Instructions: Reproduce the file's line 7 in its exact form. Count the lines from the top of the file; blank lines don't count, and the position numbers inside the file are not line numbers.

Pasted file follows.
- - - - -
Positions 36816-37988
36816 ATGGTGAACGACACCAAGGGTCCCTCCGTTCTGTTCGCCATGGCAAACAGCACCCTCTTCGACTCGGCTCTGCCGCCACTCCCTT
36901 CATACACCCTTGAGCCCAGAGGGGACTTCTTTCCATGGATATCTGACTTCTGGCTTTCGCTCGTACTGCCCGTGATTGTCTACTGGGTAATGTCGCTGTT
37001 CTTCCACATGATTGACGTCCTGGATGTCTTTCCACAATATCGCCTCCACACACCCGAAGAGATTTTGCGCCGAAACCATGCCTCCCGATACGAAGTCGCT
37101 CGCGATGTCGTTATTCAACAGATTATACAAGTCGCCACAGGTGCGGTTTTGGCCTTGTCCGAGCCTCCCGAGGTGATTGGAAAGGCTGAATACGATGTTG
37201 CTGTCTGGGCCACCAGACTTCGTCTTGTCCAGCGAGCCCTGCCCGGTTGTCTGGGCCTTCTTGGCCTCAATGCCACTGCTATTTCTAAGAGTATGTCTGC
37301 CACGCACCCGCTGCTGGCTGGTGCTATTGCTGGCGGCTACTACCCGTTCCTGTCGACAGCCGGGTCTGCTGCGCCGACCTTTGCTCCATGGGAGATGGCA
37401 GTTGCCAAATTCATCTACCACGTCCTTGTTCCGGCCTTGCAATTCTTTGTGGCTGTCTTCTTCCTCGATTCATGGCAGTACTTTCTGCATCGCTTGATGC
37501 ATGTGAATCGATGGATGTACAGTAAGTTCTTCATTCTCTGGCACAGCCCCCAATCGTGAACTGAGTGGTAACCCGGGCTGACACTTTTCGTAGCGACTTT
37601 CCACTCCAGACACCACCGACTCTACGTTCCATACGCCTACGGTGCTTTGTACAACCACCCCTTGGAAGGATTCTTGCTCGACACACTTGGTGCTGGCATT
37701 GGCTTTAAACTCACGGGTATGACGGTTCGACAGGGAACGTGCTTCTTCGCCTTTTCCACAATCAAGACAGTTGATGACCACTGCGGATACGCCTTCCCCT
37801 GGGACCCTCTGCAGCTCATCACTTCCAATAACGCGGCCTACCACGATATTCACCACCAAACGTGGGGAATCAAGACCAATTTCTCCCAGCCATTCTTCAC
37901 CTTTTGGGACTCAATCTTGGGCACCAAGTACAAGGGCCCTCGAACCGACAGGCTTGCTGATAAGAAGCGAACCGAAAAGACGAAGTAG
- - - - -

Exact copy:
37301 CACGCACCCGCTGCTGGCTGGTGCTATTGCTGGCGGCTACTACCCGTTCCTGTCGACAGCCGGGTCTGCTGCGCCGACCTTTGCTCCATGGGAGATGGCA